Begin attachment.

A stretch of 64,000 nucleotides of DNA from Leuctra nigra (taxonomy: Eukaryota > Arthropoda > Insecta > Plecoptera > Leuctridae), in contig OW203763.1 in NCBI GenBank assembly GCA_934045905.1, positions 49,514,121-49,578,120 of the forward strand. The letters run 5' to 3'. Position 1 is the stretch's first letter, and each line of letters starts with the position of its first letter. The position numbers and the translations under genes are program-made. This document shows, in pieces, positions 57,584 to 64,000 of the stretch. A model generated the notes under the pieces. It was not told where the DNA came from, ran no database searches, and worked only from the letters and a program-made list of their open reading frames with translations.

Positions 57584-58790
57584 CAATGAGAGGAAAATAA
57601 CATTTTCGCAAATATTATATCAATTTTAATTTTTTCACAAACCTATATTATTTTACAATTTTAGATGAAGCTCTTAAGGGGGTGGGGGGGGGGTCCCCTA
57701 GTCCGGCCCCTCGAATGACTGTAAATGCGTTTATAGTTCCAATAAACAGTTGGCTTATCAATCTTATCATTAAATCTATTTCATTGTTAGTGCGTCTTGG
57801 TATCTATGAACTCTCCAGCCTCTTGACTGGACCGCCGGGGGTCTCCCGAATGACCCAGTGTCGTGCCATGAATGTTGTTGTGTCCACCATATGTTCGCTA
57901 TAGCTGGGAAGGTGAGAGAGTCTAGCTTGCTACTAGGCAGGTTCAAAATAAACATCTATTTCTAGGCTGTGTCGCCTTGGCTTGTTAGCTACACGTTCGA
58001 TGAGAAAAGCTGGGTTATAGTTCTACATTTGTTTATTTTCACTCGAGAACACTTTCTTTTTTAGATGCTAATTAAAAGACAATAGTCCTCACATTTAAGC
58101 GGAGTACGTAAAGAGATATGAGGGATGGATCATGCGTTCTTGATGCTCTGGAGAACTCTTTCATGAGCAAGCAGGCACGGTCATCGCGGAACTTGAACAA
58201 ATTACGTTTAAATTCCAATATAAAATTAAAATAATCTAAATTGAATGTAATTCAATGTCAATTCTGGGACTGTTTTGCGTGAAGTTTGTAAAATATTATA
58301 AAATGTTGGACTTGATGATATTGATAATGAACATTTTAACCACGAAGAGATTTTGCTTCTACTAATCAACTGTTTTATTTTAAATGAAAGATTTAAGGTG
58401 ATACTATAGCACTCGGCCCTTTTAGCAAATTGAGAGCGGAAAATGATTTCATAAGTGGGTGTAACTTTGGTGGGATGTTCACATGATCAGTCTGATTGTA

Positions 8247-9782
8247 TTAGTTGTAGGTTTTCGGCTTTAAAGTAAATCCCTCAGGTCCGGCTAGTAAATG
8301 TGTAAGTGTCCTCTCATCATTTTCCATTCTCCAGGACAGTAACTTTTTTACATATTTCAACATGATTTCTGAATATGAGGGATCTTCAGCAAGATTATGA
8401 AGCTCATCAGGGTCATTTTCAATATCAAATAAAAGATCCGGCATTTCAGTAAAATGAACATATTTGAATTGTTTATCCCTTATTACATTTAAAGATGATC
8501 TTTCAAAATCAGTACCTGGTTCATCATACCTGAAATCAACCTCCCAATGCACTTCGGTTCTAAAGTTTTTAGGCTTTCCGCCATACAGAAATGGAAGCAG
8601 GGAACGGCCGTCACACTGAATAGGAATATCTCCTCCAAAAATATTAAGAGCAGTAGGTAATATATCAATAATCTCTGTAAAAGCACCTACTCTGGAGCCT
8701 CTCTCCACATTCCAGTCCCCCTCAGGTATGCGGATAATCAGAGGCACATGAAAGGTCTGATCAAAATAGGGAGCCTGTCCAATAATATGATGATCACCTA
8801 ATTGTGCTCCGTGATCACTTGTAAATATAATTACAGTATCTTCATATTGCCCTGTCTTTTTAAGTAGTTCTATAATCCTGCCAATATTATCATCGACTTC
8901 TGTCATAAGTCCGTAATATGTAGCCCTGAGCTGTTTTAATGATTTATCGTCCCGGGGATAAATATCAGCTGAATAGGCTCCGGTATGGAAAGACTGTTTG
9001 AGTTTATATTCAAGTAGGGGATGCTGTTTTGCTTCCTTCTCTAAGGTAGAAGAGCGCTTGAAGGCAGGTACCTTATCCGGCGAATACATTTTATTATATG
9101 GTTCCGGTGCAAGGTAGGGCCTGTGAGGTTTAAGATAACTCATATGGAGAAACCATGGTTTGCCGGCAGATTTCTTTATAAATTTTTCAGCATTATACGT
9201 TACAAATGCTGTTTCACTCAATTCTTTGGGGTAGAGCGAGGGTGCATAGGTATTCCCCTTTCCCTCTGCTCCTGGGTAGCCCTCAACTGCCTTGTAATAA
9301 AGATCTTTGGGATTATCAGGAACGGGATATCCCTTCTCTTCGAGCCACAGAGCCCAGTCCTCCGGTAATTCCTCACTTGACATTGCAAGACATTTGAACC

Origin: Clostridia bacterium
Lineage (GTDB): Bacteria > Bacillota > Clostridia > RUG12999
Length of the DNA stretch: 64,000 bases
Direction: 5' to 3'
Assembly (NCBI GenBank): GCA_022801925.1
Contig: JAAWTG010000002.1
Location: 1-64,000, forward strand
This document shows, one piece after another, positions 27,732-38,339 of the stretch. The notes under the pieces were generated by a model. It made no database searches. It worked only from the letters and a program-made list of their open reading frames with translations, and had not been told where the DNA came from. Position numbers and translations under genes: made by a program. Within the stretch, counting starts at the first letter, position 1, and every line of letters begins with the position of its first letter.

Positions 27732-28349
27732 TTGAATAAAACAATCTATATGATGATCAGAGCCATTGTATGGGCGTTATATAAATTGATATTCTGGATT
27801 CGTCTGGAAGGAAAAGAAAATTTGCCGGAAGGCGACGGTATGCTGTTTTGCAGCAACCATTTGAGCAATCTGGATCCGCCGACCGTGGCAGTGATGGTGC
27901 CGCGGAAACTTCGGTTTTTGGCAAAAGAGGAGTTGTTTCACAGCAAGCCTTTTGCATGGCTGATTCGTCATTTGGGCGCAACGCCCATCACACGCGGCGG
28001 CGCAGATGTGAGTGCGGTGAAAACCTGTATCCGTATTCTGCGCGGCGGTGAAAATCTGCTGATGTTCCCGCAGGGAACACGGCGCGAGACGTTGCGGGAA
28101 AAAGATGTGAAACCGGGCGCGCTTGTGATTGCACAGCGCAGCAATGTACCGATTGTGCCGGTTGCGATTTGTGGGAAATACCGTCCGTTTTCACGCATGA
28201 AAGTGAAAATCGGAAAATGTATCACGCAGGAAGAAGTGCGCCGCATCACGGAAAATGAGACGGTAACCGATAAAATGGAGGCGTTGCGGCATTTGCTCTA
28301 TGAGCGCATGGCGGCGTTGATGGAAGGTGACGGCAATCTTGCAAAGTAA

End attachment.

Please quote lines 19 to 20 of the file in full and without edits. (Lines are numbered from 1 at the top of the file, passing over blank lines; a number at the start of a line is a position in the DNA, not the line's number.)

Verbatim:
8701 CTCTCCACATTCCAGTCCCCCTCAGGTATGCGGATAATCAGAGGCACATGAAAGGTCTGATCAAAATAGGGAGCCTGTCCAATAATATGATGATCACCTA
8801 ATTGTGCTCCGTGATCACTTGTAAATATAATTACAGTATCTTCATATTGCCCTGTCTTTTTAAGTAGTTCTATAATCCTGCCAATATTATCATCGACTTC